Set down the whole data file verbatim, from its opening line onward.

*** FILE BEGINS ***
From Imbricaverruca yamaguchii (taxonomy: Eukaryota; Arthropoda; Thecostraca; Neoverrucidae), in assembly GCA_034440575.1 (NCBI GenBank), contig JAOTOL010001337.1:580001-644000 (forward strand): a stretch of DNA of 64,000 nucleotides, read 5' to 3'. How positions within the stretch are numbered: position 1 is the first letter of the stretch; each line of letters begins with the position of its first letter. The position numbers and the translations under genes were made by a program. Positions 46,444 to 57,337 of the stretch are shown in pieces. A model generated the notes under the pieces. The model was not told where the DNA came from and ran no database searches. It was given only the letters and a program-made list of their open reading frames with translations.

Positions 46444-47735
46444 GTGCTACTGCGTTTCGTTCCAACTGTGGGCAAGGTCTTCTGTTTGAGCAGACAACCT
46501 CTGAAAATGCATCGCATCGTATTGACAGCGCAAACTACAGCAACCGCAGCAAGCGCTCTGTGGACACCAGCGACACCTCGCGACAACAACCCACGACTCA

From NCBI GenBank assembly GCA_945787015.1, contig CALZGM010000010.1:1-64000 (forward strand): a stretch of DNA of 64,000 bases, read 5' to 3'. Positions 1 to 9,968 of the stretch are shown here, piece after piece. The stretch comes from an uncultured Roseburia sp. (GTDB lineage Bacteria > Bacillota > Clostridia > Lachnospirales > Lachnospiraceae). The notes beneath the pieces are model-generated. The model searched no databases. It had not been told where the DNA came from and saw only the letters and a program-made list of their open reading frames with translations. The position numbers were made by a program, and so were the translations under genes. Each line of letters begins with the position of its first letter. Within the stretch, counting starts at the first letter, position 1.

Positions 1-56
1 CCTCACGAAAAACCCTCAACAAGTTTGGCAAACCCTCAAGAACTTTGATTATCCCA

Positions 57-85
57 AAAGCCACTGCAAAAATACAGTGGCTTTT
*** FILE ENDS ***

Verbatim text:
From Imbricaverruca yamaguchii (taxonomy: Eukaryota; Arthropoda; Thecostraca; Neoverrucidae), in assembly GCA_034440575.1 (NCBI GenBank), contig JAOTOL010001337.1:580001-644000 (forward strand): a stretch of DNA of 64,000 nucleotides, read 5' to 3'. How positions within the stretch are numbered: position 1 is the first letter of the stretch; each line of letters begins with the position of its first letter. The position numbers and the translations under genes were made by a program. Positions 46,444 to 57,337 of the stretch are shown in pieces. A model generated the notes under the pieces. The model was not told where the DNA came from and ran no database searches. It was given only the letters and a program-made list of their open reading frames with translations.

Positions 46444-47735
46444 GTGCTACTGCGTTTCGTTCCAACTGTGGGCAAGGTCTTCTGTTTGAGCAGACAACCT
46501 CTGAAAATGCATCGCATCGTATTGACAGCGCAAACTACAGCAACCGCAGCAAGCGCTCTGTGGACACCAGCGACACCTCGCGACAACAACCCACGACTCA

From NCBI GenBank assembly GCA_945787015.1, contig CALZGM010000010.1:1-64000 (forward strand): a stretch of DNA of 64,000 bases, read 5' to 3'. Positions 1 to 9,968 of the stretch are shown here, piece after piece. The stretch comes from an uncultured Roseburia sp. (GTDB lineage Bacteria > Bacillota > Clostridia > Lachnospirales > Lachnospiraceae). The notes beneath the pieces are model-generated. The model searched no databases. It had not been told where the DNA came from and saw only the letters and a program-made list of their open reading frames with translations. The position numbers were made by a program, and so were the translations under genes. Each line of letters begins with the position of its first letter. Within the stretch, counting starts at the first letter, position 1.

Positions 1-56
1 CCTCACGAAAAACCCTCAACAAGTTTGGCAAACCCTCAAGAACTTTGATTATCCCA

Positions 57-85
57 AAAGCCACTGCAAAAATACAGTGGCTTTT